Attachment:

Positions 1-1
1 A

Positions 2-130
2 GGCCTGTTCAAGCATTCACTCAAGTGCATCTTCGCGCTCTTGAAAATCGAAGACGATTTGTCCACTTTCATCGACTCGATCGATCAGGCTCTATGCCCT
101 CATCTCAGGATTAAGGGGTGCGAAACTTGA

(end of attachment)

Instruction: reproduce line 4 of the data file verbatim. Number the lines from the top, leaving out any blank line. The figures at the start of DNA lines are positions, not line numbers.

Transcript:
2 GGCCTGTTCAAGCATTCACTCAAGTGCATCTTCGCGCTCTTGAAAATCGAAGACGATTTGTCCACTTTCATCGACTCGATCGATCAGGCTCTATGCCCT